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Vasquez Rocks

Big Sur

Our northernmost destination on our roadtrip was Big Sur. It’s long been on my list of places to see, and it was definitely worth the drive. The best and only way to see Big Sur coming from the south is to drive along the 1 north of San Simeon and stop whenever you like to enjoy the view or go on a hike. It’s a very windy road that largely hugs the coast, so it’s not for the faint of heart. But take your time and enjoy it—there are plenty of turn-offs, viewpoints, and trails to enjoy.

Our first stop was Ragged Point, which is where Big Sur begins at it’s southernmost point. It consists of a hotel, viewpoint, cafe, and expensive gas station (pro tip: fill up in Morro Bay or San Luis Obispo if you’re driving north. The gas is stupid expensive is Big Sur and few and far between). We parked and walked along the viewpoint, spotting a whale or two from the coast and watching for some time. It’s a great introduction to Big Sur and a chance to stretch your legs.

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Another great stop is McWay Falls, which is in Julia Pfeiffer Burns State Park. Park near the entrance of the park (there’s a big state park sign) and walk across the 1 towards the coast. There is a very short and easy trail leading to viewpoints all around the falls, which drops directly into the ocean. There is also a trail or two that start across the street in the park, and afford great views and lots of redwoods.

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We camped in Big Sur, and this was our tent plot. We were in a circle of beautiful redwood trees! Camping is a great way to experience the region, and fancier accommodations can get pretty expensive. Do your research and book early when it’s high season.

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On our second day before starting the drive back down, we drove up a few miles to Bixby Bridge. Next trip I’d like to keep going north a bit and check out the Monterey area.

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On our drive back down through Big Sur, we stopped at an unmarked trail that led us down to the coast, past a stream, through a tunnel, and to a couple of coves. Basically, you can’t go wrong stopping at any official trail. They all lead to something beautiful.

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Redwoods! This is the view looking up from our tent site.

Big Sur One last view. Every view is beautiful in this part of the state, including inland, since there’s lovely forest, streams, and big beautiful trees. We saw whales a few times while just staring out at the ocean, and sometimes you can spot happy seals. We’ll be back, and you should check it out, too.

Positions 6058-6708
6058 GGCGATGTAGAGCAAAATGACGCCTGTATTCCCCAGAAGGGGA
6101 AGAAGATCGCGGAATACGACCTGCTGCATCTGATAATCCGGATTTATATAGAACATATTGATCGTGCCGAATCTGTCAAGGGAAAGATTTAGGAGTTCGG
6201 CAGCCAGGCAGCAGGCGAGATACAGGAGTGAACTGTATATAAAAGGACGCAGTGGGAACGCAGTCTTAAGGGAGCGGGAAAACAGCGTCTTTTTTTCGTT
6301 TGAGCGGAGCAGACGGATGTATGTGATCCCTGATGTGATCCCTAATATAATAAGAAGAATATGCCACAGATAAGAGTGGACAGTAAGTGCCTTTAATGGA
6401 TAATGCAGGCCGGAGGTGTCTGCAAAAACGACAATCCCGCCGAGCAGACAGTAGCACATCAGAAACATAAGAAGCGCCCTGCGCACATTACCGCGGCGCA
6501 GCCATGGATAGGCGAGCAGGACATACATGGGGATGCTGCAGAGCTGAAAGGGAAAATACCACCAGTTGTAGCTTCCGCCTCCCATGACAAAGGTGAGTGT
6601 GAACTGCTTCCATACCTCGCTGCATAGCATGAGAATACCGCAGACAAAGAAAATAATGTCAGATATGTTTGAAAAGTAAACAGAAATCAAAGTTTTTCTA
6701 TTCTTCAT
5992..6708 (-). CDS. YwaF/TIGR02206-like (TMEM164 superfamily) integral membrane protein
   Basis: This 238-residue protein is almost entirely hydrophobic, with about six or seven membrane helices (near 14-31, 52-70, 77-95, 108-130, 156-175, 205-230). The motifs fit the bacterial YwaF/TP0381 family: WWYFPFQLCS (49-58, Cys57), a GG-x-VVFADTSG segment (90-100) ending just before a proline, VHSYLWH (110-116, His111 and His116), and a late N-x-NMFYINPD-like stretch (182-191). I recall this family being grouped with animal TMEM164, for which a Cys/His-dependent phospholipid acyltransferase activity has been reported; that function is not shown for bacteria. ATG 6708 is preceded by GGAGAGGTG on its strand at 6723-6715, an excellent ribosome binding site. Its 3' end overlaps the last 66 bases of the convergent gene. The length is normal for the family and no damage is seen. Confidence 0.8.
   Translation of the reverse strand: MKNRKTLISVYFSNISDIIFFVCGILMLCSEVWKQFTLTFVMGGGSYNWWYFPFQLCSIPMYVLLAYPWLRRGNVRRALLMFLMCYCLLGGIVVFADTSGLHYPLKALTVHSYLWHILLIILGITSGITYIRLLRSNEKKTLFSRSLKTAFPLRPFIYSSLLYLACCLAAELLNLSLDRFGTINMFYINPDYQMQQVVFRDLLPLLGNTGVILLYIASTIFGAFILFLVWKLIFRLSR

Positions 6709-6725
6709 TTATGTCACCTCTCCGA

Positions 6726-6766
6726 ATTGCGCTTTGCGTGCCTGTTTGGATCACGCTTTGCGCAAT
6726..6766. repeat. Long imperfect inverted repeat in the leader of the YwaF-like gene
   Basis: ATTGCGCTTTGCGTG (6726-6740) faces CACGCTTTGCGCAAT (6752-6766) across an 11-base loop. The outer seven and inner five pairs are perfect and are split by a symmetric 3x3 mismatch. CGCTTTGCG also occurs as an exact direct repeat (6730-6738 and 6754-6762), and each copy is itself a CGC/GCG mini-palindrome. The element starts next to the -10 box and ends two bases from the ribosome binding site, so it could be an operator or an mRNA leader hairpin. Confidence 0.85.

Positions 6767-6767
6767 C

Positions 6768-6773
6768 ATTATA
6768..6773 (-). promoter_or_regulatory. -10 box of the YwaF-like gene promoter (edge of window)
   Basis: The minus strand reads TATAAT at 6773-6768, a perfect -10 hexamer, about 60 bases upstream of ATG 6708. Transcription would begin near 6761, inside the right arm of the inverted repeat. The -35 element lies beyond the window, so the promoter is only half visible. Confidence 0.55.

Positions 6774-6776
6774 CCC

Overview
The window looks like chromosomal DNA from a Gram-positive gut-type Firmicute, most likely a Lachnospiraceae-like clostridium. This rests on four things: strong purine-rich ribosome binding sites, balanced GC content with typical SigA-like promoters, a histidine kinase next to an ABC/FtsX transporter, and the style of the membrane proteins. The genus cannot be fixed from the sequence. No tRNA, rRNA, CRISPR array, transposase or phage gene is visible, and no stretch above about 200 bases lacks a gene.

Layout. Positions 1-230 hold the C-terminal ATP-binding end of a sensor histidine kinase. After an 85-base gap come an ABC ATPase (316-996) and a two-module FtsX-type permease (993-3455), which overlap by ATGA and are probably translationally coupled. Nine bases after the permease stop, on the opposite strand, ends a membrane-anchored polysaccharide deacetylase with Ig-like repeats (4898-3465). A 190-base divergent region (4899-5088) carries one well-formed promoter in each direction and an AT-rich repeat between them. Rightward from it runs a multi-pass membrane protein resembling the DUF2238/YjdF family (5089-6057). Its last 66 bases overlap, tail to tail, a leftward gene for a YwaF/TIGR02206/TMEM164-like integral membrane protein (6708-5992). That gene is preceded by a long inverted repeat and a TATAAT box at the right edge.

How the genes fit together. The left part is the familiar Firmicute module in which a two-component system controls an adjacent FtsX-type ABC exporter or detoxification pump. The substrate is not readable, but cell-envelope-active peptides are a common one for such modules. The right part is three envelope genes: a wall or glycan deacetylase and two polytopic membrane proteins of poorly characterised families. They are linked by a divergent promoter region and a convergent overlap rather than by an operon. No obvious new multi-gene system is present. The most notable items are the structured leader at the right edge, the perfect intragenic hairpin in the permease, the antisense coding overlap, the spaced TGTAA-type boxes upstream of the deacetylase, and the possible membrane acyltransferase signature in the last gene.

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Secret Stair Walk #3 Glassell Park

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I’m working my way through the Secret Stairs of Los Angeles, which I’d highly recommend by the way. A few days ago I did Walk #3, which takes you through part of Glassell Park. It was maybe a mile or two from my house, and seemed like a no-brainer.secret stair walk #3

It begins at the intersection of Avenue 40 and Scandia Way, where a short, old wooden stair case leads up to a paved walkway (pictured above), which drops you on Verdugo View Drive. Take a left, and take a right on Avenue 42. Walk through the neighborhood to straight through the intersection until you’re on Palmero Drive. secret stair walk #3

Continue on Palmero, and then bear left onto Oban Drive. There are some pretty homes and greenery down this street. Bear right onto Oneonta Drive, and then bear right, following Oneonta as it goes around and up. On the right past an empty lot is the second set of stairs. secret stair walk #3

This a bigger, newer set of stairs, and has nice views as you go up and from the top of Occidental College and the mountains. secret stair walk #3

It drops you at Olancha Drive. Take a left and admire the homes before taking a hard left onto N Nobb Hill Drive. Bear right at the fork and head downhill. The next staircase is at the bottom of the hill on your right. secret stair walk #3

It’s another wooden one followed by a paved walkway. I was well-attended by some rowdy dogs just behind a fence along this walk, so beware. You’ll be dropped on Cleland, with Bicentennial Park across the street. Turn left and turn left again on Terrace 49. secret stair walk #3

When the street ends at El Paso, take a left, and turn left again on Division Street. Walk along to Avenue 42 and take a right, walk a few blocks and turn left on Verdugo View. You’ll end up back at your original staircase, which will take you back down to Avenue 40 and Scandia Way.secret stair walk #3